Indeed. I was reading the bear protection stuff on the Yellowstone N.P. website. They advise practicing quick draws of inert pepper spray from its holster and practice firing. They advise how to fire for best effect. They also say that a bear can run 50 yards in a couple seconds, hence the need to know your weapon and how to use it.


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Nature ­ Nut
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Aug 27, 2012 16:27 |  #51

benji25 wrote in post #14914112 (external link)
The report (or the one I read on CNN) said that he photographed the bear for 8 minutes before the bear noticed him. It never said how far away he was. I mean, I am assuming he wasn't using a macro lens to photograph this thing so I bet he thought he was safe.

If I remember right 50yds away was what they had estimated based on the photos. That's just over them minimum they recommend to effectively deploy bear spray.


Adam - Upstate NY:

  
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nicksan
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Aug 27, 2012 16:30 |  #52

moose10101 wrote in post #14912386 (external link)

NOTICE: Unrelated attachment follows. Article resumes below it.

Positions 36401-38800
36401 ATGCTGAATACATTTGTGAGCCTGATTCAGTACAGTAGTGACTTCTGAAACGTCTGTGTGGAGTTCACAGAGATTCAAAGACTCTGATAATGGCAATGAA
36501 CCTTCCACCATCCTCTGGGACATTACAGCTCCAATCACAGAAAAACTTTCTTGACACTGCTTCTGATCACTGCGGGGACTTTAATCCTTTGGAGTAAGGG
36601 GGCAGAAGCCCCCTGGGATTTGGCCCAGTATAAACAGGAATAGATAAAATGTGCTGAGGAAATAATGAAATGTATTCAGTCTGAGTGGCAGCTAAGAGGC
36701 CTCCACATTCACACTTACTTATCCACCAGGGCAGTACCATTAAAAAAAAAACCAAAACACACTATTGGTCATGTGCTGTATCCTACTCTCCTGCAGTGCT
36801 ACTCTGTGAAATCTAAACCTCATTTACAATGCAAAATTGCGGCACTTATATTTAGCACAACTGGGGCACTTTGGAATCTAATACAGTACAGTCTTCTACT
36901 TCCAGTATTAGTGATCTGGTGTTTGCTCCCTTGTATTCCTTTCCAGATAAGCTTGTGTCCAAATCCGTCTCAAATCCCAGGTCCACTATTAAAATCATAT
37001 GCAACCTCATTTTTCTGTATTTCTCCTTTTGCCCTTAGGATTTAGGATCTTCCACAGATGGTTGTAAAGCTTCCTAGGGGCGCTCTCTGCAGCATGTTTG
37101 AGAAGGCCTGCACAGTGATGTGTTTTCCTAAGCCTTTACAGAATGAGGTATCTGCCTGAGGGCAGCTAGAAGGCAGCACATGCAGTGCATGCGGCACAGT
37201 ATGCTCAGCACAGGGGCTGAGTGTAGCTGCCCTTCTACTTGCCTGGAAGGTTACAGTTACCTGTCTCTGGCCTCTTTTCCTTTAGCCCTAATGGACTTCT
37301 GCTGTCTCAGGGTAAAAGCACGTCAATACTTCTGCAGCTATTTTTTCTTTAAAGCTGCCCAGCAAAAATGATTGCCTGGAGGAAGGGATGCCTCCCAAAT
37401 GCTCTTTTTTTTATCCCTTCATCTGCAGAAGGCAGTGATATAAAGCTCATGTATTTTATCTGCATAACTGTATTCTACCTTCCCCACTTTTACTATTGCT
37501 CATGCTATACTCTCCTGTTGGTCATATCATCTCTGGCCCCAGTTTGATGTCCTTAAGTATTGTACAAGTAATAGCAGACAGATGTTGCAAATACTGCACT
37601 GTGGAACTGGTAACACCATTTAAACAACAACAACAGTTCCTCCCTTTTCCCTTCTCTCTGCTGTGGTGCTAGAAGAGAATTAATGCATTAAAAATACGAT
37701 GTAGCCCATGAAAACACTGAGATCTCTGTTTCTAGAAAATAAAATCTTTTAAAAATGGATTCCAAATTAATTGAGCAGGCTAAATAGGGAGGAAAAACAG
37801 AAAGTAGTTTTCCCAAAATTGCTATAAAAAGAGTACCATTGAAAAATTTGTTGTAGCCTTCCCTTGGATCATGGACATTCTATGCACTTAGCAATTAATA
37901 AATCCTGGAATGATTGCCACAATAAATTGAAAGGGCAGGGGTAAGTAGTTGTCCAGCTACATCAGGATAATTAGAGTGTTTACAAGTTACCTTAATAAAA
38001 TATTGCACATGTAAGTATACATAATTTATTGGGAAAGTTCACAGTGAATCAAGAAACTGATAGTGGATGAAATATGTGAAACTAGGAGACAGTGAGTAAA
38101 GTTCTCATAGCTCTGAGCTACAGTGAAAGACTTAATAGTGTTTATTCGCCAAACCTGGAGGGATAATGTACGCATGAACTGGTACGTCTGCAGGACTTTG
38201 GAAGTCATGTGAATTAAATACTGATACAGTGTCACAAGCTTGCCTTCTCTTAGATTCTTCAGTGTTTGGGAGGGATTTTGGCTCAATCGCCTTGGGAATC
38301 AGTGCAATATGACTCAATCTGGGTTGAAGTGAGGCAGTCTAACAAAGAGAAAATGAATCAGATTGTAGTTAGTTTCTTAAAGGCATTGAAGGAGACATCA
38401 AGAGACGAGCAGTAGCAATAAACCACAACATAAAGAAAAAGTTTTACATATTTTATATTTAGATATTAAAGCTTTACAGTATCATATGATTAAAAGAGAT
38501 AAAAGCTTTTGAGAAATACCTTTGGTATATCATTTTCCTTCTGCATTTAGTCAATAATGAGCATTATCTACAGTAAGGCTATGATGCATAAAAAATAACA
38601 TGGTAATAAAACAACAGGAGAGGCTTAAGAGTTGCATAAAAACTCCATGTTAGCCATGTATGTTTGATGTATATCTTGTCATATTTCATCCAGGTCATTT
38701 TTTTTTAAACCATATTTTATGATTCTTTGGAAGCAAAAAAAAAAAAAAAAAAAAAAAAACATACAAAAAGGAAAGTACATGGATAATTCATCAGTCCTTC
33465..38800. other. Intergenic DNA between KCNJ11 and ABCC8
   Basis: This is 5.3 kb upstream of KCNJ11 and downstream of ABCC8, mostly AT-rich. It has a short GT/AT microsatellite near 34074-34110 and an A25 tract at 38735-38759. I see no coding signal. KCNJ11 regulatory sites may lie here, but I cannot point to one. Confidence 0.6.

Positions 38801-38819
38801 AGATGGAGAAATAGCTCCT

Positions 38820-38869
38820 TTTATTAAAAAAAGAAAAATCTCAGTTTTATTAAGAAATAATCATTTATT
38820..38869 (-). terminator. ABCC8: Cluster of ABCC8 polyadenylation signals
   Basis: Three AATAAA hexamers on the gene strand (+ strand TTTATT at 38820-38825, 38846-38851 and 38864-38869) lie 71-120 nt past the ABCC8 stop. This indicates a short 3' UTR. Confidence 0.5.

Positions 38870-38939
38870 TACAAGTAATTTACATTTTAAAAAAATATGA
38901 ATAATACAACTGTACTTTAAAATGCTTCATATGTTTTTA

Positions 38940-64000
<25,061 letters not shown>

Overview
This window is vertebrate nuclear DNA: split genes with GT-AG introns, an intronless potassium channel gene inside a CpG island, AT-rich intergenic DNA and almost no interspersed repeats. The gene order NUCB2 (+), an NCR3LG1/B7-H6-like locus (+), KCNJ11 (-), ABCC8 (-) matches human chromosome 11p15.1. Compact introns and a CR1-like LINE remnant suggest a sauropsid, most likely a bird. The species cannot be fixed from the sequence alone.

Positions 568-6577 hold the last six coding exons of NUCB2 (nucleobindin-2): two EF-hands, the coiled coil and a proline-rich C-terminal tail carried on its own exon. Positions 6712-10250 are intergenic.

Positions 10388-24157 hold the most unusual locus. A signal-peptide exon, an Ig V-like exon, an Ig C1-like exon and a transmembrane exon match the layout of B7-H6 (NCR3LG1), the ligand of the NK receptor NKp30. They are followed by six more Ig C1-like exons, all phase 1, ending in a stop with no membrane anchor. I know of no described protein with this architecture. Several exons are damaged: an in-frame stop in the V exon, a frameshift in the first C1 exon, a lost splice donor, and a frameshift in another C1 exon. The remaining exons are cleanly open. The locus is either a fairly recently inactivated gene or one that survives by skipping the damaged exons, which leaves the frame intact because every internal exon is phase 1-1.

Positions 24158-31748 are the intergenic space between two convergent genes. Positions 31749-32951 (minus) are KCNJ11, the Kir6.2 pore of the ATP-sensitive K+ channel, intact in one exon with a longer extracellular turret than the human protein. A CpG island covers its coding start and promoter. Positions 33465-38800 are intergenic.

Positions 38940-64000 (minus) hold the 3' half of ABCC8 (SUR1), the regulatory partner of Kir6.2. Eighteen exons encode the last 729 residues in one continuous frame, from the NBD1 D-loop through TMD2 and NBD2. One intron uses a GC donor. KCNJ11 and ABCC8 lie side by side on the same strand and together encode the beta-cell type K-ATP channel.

I don't think the bear's life is equal to the man's, BUT: the bear was in his habitat, doing what bears do. The man wasn't, and he made a conscious choice to stay close and take photos. He chose poorly, and paid the price.

The bear paid the price, not for its actions, but also for the man's poor decision. Excuse me if I have less sympathy for someone who does something incredibly stupid and dangerous that causes the death of an animal.

This pretty much sums it up for me.

I find it amazing that some feel I rate the bear's life higher than the hiker's. I don't. I was simply expressing regret that they also had to kill the bear. As explained by another member, I understand why they had to kill the bear. Just a very sad tale, that's all...




  
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tmwag
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Aug 27, 2012 16:32 |  #53

BobOh wrote in post #14914125 (external link)